Sales agent Josh Braun, co-president of Submarine Entertainment, admits that in the festival’s early years, he didn’t see it as a good festival for sales. (Screenings were something less than “seamless technical experiences,” he joked.) However, he started taking films to the festival in 2003; this year he’ll premiere the documentary “Kifaru,” about the last white rhino in captivity.
Slamdance has also changed its relationship to Park City, if not to Sundance itself. (Baxter remembers a stark warning from the city’s police chief: “Your days are numbered.”) Sundance founder Robert Redford was similarly nonplussed, calling Slamdance “a festival that has attached itself to us in a parasitical way.” Baxter said friction has diminished over the years.
“I’ve tried to speak to them, but there’s been no contact in recent years,” says Baxter. “[Slamdance alumni] Anthony and Joe [Russo] also tried. But I believe Sundance has more acceptance of what we do. Perhaps they feel that the two festivals existing side-by-side makes for a better independent film scene in the States.”
Baxter said that he’d welcome dialogue with Sundance, but emphasized that the two festivals take different approaches at their cores.
“Not all filmmakers get mentorship from labs and industry. There’s a need to support smaller steps toward a career. We fill that void,” said Rachman. “We are about that early energy of starting one’s career. That doesn’t necessarily equate with finding the next commercial, indie hit.”
However, Slamdance does appreciate the value of staying connected with its filmmakers, who include Christopher Nolan, Rian Johnson, Lynn Shelton, Matthew Barney, Sean Baker, Marc Forster, Greg Mottola, Jared Hess, Oren Peli, Lena Dunham, Benh Zeitlin, Gina Prince-Bythewood, Don Hertzfeldt, Ari Aster, Jon M. Chu, and Ana Lily Amirpour. As Slamdance press materials note, their combined film careers have grossed more than $15 billion at the box office.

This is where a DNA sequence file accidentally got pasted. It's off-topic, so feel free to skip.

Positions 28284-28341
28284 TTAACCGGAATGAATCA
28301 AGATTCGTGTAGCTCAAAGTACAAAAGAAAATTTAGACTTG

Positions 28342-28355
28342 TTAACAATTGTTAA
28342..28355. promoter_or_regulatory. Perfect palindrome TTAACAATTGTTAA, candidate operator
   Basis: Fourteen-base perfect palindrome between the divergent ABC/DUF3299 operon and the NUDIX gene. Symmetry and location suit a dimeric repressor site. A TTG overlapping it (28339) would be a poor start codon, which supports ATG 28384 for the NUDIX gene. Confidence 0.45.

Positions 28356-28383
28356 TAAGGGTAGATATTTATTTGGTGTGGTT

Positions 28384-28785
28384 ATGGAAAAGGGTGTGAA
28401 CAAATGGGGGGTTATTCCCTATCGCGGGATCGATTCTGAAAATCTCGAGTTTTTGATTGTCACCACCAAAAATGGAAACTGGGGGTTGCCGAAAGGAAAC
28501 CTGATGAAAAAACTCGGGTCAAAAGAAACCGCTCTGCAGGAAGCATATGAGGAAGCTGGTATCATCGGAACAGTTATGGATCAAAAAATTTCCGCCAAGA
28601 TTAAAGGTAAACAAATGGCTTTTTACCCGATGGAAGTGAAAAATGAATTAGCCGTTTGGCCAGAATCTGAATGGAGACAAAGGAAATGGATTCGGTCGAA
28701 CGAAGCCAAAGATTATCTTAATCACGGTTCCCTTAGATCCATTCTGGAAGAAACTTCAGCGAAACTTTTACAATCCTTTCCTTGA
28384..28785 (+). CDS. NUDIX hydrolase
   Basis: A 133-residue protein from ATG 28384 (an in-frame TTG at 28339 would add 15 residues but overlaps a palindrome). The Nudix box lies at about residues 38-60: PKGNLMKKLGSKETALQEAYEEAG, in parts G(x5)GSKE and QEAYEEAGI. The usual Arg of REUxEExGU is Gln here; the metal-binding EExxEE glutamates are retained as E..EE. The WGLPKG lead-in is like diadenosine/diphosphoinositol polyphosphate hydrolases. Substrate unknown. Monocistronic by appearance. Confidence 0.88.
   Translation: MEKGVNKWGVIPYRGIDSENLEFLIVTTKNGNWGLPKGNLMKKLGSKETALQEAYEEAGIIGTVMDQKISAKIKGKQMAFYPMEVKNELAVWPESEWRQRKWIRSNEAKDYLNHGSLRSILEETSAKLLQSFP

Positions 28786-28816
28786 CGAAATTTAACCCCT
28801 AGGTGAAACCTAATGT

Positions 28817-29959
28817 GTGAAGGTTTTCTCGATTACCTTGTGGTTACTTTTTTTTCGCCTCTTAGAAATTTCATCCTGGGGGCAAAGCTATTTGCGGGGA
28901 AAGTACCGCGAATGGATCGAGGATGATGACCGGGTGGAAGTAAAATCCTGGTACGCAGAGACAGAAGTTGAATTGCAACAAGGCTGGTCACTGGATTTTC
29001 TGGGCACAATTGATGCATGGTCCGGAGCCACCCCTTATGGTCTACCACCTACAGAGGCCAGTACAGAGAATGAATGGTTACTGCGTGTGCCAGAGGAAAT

The best-known Slamdance name is Steven Soderbergh, who premiered “Schizopolis” and “And Everything is Going Fine” at Slamdance in 1997 and 2010, respectively. He returns to Slamdance this year to receive the festival’s Founders Award and to unveil his new film, “High Flying Bird,” which will premiere on Netflix February 8.
Baxter said Soderbergh inspired the founders with his statement, “Don’t ask for permission,” a mantra central to the Slamdance brand. “He remains a committed DIY-er,” said Baxter. “Committed not only to make his own projects, but also to help people create theirs.”
This year marks the 30th anniversary of the premiere of Soderbergh’s “Sex, Lies and Videotape” at Sundance, a film whose then-blockbuster sale to Miramax arguably changed the independent film business. Seven years later, the director was back in Park City as the producer of Mottola’s “The Daytrippers,” and also found himself, with Mirvish, running a film projector after the festival’s projectionist had a heart attack.
Among other alumni who have remained involved with the festival are the Russo Brothers, who last year launched the Russo Brothers Fellowship, a $25,000 prize to a Slamdance filmmaker. The first recipient was Canada-based, Jordanian-Palestinian filmmaker Jassmina Karajah, who directed the narrative short, “Rupture.”
The Russos launched their career when their first film, “Pieces,” premiered at the 1997 Slamdance Festival. Soderbergh was in the audience and offered to produce their next movie, which was “Welcome to Collinwood,” starring George Clooney, William H. Macy, and Sam Rockwell.
“What we value, more than the individual moments of discovery,” said Baxter, “is over time we have created a place in which artists help each other build sustainable careers. The system doesn’t generally invest in new talent over a long period of time. We do.”
The 2019 Slamdance Film Festival runs January 25-31 in Park City, Utah.